Zika virus belongs to the Flavivirus genus and is transmitted through the bite of an infected Aedes mosquito. Zika virus was first identified in 1947 in monkeys living in the Zika Forest of Uganda. Since 2007, outbreaks have occurred in Southeast Asia and the Western Pacific. In 2015, a large outbreak in Brazil marked the first occurrence in the Western Hemisphere; the introduction of the virus hypothesized to have occurred during the 2014 soccer World Cup or the 2014 World Spring Canoe championship. Transmission has now been identified via intrauterine, perinatal, and sexual routes, as well as through laboratory errors and contaminated transfusions.
Life Cycle, Ecology, and Species
Zika virus is a single-stranded RNA virus in the genus Flavivirus. The main vector is the Aedes mosquito.
Most symptomatic Zika virus infections present with a nonspecific mild febrile illness such as fever, arthralgia, myalgia, headache, and maculopapular rash, but 80% of infections are asymptomatic.[50,51] Zika has been associated with severe congenital disease, specifically microcephaly. The neurological manifestations of Zika include virus-associated myelitis, encephalitis, meningoencephalitis, GBS, and acute disseminated encephalomyelitis. The most common manifestation is GBS. It has been postulated that prior infection with dengue or chikungunya may promote or be necessary to lead to the development of Zika immune-mediated GBS.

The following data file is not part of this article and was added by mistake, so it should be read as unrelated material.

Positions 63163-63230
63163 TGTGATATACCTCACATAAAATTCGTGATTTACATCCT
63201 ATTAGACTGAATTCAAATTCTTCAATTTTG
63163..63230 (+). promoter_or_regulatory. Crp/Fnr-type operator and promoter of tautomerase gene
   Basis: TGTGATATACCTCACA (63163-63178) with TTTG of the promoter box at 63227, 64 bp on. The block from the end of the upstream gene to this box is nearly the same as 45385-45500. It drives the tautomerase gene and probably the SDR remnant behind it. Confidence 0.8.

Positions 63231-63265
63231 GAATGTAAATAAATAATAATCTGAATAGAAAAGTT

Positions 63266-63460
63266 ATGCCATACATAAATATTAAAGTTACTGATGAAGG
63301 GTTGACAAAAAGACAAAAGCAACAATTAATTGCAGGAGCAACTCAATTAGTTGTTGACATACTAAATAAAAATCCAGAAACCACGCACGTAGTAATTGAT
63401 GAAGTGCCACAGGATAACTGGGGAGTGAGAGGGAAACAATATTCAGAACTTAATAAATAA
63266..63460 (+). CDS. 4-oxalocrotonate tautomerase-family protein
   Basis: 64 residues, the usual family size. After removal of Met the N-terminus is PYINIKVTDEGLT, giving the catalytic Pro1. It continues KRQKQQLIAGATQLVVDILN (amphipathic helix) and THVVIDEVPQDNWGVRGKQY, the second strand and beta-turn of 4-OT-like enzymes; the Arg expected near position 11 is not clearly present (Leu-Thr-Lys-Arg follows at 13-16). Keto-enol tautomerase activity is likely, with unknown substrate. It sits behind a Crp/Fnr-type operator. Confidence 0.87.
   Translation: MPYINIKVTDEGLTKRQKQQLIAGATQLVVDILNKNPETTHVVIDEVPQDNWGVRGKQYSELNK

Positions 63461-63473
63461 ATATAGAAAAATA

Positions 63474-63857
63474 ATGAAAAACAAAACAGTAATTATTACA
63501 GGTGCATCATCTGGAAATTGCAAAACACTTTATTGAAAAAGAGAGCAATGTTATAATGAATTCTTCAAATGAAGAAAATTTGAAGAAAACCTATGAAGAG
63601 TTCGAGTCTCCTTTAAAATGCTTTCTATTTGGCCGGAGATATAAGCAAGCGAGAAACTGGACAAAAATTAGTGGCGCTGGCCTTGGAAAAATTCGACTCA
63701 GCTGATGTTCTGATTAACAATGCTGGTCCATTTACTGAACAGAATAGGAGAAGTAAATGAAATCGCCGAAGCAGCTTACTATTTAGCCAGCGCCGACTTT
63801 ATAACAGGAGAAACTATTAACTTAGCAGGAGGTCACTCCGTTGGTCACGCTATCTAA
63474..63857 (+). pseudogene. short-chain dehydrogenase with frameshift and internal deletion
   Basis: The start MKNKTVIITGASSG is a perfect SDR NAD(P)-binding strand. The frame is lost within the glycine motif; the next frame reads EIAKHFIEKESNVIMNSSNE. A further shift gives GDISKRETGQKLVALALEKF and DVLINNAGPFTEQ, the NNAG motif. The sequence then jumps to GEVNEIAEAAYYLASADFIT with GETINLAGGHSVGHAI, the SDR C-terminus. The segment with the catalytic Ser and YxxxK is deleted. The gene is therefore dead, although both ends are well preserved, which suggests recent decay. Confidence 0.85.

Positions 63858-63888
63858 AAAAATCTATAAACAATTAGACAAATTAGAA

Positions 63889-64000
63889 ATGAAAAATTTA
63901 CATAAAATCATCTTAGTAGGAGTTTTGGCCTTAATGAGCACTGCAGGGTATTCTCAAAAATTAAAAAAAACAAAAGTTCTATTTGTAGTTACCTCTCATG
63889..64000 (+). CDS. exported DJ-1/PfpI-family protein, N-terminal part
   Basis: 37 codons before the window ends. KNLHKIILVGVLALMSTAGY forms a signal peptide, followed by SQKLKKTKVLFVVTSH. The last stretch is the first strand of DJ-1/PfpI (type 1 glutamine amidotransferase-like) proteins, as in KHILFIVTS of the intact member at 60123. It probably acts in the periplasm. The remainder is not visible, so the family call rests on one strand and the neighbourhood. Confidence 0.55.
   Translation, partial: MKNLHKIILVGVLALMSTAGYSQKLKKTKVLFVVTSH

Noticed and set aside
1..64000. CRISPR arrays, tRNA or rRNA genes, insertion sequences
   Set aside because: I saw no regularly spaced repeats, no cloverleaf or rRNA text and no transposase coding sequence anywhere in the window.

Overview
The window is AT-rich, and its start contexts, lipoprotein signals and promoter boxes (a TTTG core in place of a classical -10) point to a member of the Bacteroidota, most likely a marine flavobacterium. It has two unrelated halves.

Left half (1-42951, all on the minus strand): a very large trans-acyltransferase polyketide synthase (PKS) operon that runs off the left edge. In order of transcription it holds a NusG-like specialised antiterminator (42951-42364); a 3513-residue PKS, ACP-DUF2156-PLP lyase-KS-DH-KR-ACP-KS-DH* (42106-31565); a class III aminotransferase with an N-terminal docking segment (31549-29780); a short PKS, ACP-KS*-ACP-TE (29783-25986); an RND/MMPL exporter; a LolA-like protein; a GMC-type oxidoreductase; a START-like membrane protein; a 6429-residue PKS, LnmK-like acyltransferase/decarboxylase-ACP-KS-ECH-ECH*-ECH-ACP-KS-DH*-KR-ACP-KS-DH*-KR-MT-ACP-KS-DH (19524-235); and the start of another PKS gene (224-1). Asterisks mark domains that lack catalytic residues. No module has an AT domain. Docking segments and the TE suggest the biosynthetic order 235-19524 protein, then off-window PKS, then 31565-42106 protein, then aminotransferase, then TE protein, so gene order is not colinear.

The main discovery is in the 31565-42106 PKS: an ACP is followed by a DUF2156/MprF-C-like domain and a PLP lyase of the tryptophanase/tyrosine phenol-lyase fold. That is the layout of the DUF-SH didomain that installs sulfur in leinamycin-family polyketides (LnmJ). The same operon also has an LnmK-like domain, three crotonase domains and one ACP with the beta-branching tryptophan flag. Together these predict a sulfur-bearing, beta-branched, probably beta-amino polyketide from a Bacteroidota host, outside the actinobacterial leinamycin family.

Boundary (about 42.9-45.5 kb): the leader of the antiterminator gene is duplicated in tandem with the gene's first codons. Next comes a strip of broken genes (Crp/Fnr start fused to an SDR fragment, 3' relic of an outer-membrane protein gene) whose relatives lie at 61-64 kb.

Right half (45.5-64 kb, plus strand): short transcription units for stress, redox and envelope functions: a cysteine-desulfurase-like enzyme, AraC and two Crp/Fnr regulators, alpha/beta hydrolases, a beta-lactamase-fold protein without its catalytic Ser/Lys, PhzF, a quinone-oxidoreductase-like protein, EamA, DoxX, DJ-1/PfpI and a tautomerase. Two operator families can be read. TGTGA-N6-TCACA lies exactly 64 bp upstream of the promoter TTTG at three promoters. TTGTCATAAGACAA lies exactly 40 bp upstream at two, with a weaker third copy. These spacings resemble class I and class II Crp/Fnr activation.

Zika virus infection should be suspected in patients who live in or have recently traveled through endemic regions within 2 weeks of the onset of symptoms. Because of high rates of co-infection, evaluation for other flaviviruses should also be assessed at the time of diagnosis. CSF assays are available to detect viral RNA or antibodies. Due to the transient nature of viremia, real-time reverse transcription PCR (rRT-PCR) of the Zika virus can be detected in serum <7 days after onset of symptoms, but viremia persists in urine up to 14 days after onset of symptoms. Detection of serum IgM antibodies or a significant rise in IgG in samples collected 2 weeks apart can support the diagnosis as well. Another confirmatory test includes the plaque reduction neutralization test, which can discriminate anti-Zika virus antibodies from other cross-reacting antibodies. For evaluation of neurological manifestations, electromyography and nerve conduction studies should demonstrate a typical pattern to confirm GBS.
As there is no specific treatment for Zika virus infection, supportive management is the mainstay of treatment. For patients with GBS manifestations, close monitoring of respiratory and cardiac systems in intensive care settings and the use of plasmapheresis or IV immunoglobulins should be used. Pregnant patients diagnosed with Zika virus infection should be educated and monitored for adverse outcomes. There is no vaccine or postexposure prophylaxis available. Vector control and personal protective measures are the best ways to prevent infection.
Semin Neurol. 2019;39(3):399-414. © 2019 Thieme Medical Publishers